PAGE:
- I mentioned in the post that the typical flow is something like Raw --> Landed --> Data Product and I talk a bit about 'ingredients', but of course it's more complicated than that. More like: Stream raw data from App --> on-line database --> CDC to Kafka --> Land raw data in Data Lake --> ETL/ ELT within Data Lake --> Transform/ Combine --> Data Warehouse --> Data Product --> Combine Data Products --> BI Tool/ Model/ Analysis/ API - there are a lot of 'ingredient' products.

If every 'hop' has a Data Contract which is as simple as necessary for the purpose for serving data to their users, you can build/ compose those into a final Data Contract that should be relatively simple/ low-cost to create. And I think those are pretty lightweight:

- App --> Database is probably just guarantee at least one message

- Database --> Kafka is probably that ^ plus schema

- Kafka --> Data Lake is that ^ plus tags

etc, etc. (I concede that any transformation work becomes more complex)

And of course every engineer here (making the assumption of different teams) benefits from the upstream team's contract, so encouraging acting as the proverbial good citizen, we might nudge that team to produce a contract for the customers they serve.

A lot of the information needed is well known and understood at build-time - some clever deployment script work could probably go a long way. Some tooling would definitely help.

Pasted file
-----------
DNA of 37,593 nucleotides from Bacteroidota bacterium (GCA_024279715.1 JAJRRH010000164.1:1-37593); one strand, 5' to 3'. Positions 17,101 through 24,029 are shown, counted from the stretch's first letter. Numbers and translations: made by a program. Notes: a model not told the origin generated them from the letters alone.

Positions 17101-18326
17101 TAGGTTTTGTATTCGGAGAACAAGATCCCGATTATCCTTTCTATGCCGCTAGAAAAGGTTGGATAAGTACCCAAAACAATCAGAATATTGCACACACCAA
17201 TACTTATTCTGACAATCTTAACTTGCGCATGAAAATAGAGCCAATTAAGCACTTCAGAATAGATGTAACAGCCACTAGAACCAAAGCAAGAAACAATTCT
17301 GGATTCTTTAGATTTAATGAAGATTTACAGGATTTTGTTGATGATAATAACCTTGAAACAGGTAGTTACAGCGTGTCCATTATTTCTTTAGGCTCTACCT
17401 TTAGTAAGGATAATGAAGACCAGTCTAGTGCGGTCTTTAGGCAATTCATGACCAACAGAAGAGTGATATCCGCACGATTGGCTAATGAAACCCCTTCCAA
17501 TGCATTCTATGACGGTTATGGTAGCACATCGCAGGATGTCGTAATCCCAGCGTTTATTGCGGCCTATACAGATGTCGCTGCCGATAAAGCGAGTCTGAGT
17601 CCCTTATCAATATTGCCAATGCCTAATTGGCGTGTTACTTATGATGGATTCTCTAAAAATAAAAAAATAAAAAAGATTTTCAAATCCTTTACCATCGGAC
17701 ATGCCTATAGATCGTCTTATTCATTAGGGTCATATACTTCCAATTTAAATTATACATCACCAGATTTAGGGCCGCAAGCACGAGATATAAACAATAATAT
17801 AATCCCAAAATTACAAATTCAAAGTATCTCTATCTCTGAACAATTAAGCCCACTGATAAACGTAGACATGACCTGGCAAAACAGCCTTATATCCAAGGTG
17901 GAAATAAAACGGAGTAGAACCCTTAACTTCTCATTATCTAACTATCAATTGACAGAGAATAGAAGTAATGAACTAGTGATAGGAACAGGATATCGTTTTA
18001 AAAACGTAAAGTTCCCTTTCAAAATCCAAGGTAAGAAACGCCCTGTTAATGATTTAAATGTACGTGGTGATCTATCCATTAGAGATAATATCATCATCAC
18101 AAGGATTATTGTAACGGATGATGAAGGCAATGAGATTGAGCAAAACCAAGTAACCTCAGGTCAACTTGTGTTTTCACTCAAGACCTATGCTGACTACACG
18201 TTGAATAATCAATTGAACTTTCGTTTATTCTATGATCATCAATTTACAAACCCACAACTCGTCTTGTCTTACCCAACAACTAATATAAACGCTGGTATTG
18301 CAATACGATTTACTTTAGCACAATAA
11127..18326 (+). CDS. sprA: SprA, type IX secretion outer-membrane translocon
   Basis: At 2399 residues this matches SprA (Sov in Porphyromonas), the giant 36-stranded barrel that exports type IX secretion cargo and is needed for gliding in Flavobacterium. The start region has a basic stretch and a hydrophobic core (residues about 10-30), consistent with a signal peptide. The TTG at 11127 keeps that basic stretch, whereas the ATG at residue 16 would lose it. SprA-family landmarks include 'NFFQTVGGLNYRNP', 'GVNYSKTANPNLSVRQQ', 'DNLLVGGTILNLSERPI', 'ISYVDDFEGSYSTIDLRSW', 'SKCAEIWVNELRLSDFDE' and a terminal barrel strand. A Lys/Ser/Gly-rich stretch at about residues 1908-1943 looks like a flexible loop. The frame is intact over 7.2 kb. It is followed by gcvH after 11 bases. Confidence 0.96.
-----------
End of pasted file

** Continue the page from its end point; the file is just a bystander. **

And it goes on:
And of course there is also a precedent - the OpenAPI Specification for APIs is really quite similar in many respects.

So yes, that 'why' is still something to be explored, but maybe the cost isn't prohibitive...

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Ahh, I think what I was going to say was that if a team's job is to provide data, then I'm assuming they'd be much more open to "signing" a data contract, and I'm all for them. But if we limit to those cases, the whole data contract thing seems like a much smaller deal, because 1) it seems like it's just a programmatic formulation of agreements that are already in place, which is good, but kinda just an alert 2) doesn't address the bulk of the data quality problems. Neither of which means it's not a good innovation; just a limited one.

So on the bigger question of getting data providers on board, I think altruism is probably mostly good enough actually; the problem, though, seems like converting that altruism into a willingness to commit to something.

Take the App contract: Database is going to guarantee to send at least one message. In most cases, I'd assume that's what app builders would want anyway. So the contract is, "don't break it." Sure, they'd agree to trying to do that - they don't want to break things either. And they'd probably agree to it altruistically, because they want to help out.

But say the contract is something that causes more interference, like a billing plan type only being one of two values. They may want to change that. So would they agree to the contract? Yes, but like, not really? They'd say sure, we can try to commit to that now too, because we don't want to break stuff either. But we might also change it later, and the best we can do is tell you that it's changing.